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Industrial radiographers - the unsung heroes of modern society

Posted on Oct 17, 2015 by Safe Radiation

Up coming training course: Radiation safety in Industrial Radiography [Brisbane, Feb 17-19 2016]
- For use of projectors (cameras) and X-ray devices in QLD, NSW, WA, NT

Structural safety in modern society owes a lot to industrial radiography and other non-destructive testing methodologies; yet unlike medical radiographers industrial radiographers generally remain unsung heroes...


Radiography is extensively used as a non-destructive technique for testing the integrity of industrial structures, their development, and maintenance. A non exhausted list of applications include: weldments of pipelines, blades and landing gears of aircraft, skin corrosion of ship hull and storage tanks, castings and forgings of machine components, conveyor belts in processing plants, foreign objects in food cans, and border security during goods transport. Industrial radiographers play an important role in assuring the safety of objects we access on a daily basis at workplaces, and for leisure. Structural safety in modern society owes a lot to industrial radiography and other non-destructive testing methodologies; yet unlike medical radiographers industrial radiographers generally remain unsung heroes. Industrial radiography is conducted with many types of devices that may incorporate X-ray tubes or gamma emitting radioisotopes as sealed sources. Linear accelerators and neutrons may also be used in special applications. Radiography may be conducted in purpose built enclosures where the material of interest is brought for inspection. However in most applications, portable radiography equipment is transported to measurement sites that are temporarily cordoned and sign posted. The radiation protection and safety details of industrial radiography and medical radiography are quite different.

Radiation safety in industrial radiography

Industrial radiography sources are strong thus have the potential to deliver large radiation dose over a short period of exposure time. The portable nature of the equipment adds to the need for extra care and awareness for radiation safety, emergency response initiation, and security of the radioactive material. Improper handling can result in serious radiation injury.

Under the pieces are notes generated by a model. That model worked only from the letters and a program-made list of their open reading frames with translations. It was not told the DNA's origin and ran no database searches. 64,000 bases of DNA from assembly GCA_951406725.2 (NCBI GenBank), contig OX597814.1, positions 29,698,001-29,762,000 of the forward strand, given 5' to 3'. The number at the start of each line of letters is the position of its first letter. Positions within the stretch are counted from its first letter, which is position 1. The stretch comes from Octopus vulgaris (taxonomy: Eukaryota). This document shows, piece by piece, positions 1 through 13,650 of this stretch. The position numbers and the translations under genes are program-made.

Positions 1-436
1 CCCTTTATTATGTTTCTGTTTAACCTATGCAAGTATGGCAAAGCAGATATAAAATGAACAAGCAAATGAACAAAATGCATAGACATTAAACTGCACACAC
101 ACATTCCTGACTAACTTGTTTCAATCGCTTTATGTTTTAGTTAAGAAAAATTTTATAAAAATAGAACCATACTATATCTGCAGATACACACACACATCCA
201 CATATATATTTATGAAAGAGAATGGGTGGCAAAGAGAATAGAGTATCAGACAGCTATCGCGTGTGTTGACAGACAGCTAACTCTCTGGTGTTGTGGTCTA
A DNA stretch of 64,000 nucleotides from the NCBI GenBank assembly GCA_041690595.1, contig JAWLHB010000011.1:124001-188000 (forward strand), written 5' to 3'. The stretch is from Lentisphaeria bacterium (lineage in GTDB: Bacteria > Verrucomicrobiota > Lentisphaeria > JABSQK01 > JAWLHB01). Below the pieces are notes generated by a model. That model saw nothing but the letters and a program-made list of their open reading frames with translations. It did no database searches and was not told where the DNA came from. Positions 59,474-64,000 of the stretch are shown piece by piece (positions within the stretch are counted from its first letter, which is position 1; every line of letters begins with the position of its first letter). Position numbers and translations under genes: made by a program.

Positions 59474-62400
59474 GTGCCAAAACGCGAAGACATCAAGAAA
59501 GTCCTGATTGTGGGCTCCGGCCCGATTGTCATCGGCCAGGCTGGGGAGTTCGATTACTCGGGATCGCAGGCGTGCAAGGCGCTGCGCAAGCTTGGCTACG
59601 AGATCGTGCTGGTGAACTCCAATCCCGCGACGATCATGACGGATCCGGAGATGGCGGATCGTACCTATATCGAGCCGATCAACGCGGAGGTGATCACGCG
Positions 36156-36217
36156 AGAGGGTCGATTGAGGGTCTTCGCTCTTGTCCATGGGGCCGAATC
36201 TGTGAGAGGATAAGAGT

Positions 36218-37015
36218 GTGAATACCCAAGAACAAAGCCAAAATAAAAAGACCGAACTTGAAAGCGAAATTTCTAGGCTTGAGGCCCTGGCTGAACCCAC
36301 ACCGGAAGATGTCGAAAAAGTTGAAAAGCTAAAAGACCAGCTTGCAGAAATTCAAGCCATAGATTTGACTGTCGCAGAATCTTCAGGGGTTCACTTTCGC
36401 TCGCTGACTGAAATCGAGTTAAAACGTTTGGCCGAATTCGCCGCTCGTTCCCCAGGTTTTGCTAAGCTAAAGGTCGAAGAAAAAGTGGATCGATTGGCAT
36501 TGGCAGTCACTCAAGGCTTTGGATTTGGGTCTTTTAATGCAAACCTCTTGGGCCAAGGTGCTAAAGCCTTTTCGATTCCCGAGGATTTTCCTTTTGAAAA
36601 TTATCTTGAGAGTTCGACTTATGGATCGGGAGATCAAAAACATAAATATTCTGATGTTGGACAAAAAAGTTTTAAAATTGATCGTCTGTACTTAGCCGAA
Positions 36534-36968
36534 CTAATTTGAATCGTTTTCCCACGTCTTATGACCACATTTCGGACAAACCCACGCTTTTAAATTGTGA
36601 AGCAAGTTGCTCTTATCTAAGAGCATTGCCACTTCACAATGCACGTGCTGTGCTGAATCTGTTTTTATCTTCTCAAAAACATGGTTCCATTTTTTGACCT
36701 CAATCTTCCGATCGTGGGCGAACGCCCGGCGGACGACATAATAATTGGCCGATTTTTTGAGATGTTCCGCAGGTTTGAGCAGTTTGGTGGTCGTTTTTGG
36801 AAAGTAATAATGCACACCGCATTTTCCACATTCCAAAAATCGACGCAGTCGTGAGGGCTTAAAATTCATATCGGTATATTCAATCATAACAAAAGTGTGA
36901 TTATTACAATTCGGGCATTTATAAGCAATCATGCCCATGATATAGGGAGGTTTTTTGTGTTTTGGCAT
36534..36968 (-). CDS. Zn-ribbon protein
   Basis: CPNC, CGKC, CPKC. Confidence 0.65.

A dummy industrial radiography source

A 2TBq industrial radiography 192Ir gamma source (dummy shown in this photograph) can deliver radiation dose of 1.5 mSv in less than 5 seconds at half a metre distance. For comparison, average natural radiation dose to an individual living in Australia is about 1.5 mSv in an entire year!

The International Atomic Energy Agency (IAEA) has published two useful books on radiation safety in industrial radiography (2011), and the lessons learnt from the industrial radiography accidents (1998). In June 2014, the IAEA organised a technical meeting with the purpose of assessing the root causes of industrial radiography accidents - to identify needs for further guidance, training, and awareness raising, and to develop potential solutions. A brief report on this meeting can be seen at the IAEA website. Link.

When compared to the international effort, the Australian code of practice about the safe use of industrial radiography equipment appears rather old (1989). It can be downloaded from the Australian Radiation Protection and Nuclear Safeguard Agency (ARPANSA) website. PDF Link. Safe Radiation offers a 3 day training course on radiation safety in industrial radiography. The training course is based on the latest national, and international guidelines. Lectures and tutorials are supplemented by practical exercises including an emergency handling scenario.

At Safe Radiation, our aim is to reach as many industrial radiographers as possible. For this reason, our training course is offered at suitable venues, which may include your workplace. Contact us for more information, and course bookings.